In interpreting a contract, we must presume that the parties thereto intended every clause to have some effect; therefore, we consider each part of the document with every other part of the document so that the effect and meaning of one part on any other part may be determined. See Birnbaum v. SWEPI LP, 48 S.W.3d 254, 257 (Tex.App.-San Antonio 2001, pet. denied). Moreover, we give terms their plain, ordinary, and generally accepted meaning unless the instrument shows that the parties used such terms in a technical or different sense. Id. Finally, we enforce an unambiguous agreement as written. Id. We are not permitted to rewrite an agreement to mean something it did not. Id. We cannot change the contract simply because we or one of the parties comes to dislike its provisions or thinks that something else is needed in it. Id. Parties to a contract are masters of their own choices and are entitled to select what terms and provisions to include in or omit from a contract. Id.

Here, while neither party argues that the contract is ambiguous, each interprets its language differently, and neither concedes that its interpretation of the relevant passage is any less reasonable than the other partys interpretation of the same. The epicenter of our inquiry is whether the parties' agreement concerning the location of the fifty acre tract was a condition precedent to Tew's obligation to close the sale. If the agreement was a condition precedent to Tew's obligation to close, then it follows that Question 2 was properly conditioned on the jury's affirmative answer to Question 1.

To iterate, the contract stated, in pertinent part, as follows:

This option contract shall close on/or before November 15, 2005 or terminate with no further options or extensions. Seller and Purchaser have agreed to close one of two ways:

1. Payment of the original purchase price of $6,000,000 or

2. Purchaser, by notifying Seller by November 1, 2005, shall pay Seller $2,000,000 with mutual agreement to the following terms and conditions:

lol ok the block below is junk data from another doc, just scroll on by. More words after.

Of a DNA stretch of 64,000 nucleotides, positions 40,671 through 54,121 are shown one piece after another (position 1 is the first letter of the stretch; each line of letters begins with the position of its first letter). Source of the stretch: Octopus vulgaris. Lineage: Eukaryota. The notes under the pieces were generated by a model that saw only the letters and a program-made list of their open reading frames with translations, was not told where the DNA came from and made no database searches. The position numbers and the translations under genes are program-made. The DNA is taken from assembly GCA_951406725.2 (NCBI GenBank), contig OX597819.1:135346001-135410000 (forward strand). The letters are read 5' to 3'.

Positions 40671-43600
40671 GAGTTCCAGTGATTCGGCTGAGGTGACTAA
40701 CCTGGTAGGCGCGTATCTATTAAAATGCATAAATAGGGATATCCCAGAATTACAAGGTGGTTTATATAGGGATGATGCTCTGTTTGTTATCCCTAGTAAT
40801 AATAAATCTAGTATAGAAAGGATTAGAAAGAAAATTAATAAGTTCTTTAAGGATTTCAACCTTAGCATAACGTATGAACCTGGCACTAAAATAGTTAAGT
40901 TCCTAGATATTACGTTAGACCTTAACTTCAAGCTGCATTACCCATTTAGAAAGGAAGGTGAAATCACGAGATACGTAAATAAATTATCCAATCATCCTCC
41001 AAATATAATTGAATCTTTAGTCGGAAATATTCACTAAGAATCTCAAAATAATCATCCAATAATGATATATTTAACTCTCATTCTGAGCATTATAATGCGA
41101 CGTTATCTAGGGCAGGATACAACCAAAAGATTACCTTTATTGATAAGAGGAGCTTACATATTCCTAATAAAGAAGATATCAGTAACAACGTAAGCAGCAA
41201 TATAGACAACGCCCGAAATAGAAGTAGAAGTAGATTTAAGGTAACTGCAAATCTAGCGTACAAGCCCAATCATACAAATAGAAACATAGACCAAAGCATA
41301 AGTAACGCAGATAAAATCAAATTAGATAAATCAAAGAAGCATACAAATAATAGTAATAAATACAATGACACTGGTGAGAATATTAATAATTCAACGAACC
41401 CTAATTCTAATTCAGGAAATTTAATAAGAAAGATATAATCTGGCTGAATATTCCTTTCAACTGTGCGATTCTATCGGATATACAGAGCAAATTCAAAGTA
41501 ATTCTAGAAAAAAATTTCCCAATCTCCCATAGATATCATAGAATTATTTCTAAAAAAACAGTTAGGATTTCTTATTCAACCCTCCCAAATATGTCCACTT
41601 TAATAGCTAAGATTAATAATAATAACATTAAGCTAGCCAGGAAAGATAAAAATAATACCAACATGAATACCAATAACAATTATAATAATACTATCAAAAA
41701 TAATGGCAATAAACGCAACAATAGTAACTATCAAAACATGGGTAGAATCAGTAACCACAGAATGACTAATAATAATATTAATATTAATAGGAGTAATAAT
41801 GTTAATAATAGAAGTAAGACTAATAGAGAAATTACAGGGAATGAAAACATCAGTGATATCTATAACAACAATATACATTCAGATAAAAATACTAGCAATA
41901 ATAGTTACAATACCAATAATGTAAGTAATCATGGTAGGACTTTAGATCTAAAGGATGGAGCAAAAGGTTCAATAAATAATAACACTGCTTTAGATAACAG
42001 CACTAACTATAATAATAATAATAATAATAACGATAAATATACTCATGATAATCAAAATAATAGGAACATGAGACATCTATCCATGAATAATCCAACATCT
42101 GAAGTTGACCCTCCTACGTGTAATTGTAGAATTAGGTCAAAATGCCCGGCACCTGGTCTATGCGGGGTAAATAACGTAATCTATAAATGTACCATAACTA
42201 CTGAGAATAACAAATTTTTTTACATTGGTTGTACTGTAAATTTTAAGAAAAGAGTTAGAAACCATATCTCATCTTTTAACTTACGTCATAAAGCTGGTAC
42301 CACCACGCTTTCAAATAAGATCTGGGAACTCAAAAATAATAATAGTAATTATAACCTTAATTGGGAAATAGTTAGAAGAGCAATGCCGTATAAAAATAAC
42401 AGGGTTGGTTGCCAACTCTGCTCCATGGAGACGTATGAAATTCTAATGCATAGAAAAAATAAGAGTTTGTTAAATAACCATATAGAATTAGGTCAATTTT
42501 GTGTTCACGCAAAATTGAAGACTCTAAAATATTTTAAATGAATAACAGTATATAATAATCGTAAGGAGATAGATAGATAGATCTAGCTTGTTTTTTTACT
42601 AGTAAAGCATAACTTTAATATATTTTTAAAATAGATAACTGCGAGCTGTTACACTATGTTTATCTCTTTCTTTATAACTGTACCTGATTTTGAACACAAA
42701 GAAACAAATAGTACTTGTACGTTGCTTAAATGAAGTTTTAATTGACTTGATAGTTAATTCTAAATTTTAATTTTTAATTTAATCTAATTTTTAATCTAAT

a. The total purchase price shall be raised to $10,000,000.

b. Seller shall release 50 contiguous acres to purchaser, such land to be mutually agreed upon.

c. Further releases to purchaser shall be at the rate of $1.00 per sq. ft. and shall be in 10 acre minimums.

d. The final closing date shall be extended to November 15, 2009 with any remaining balance due and payable by that date.

Certainty of Essential Contract Terms and Agreement to Agree in the Future

Tew argues that the trial court's conditional submission of the aforementioned questions in its charge is immaterial because paragraph (H)(2)(b) of the contract is an unenforceable agreement to agree, thus rendering the amended contract nugatory. Tew further argues that the contract omitted material terms rendering it indefinite and uncertain as to the parties' obligations.

A contract must be sufficiently definite in its terms so that a court can understand what the promissor undertook. T.O. Stanley Boot Co. v. Bank of El Paso, 847 S.W.2d 218, 221 (Tex.1992). If an alleged agreement is so indefinite as to make it impossible for a court to fix the legal obligations and liabilities of the parties, it cannot constitute an enforceable contract. Engelman Irrigation Dist. v. Shields Bros., 960 S.W.2d 343, 352 (Tex.App.-Corpus Christi 1997), pet. denied per curiam, 989 S.W.2d 360 (Tex.1998). In order for a court to enforce a contract, the parties must agree to the material terms of the contract. T.O. Stanley Boot, 847 S.W.2d at 221.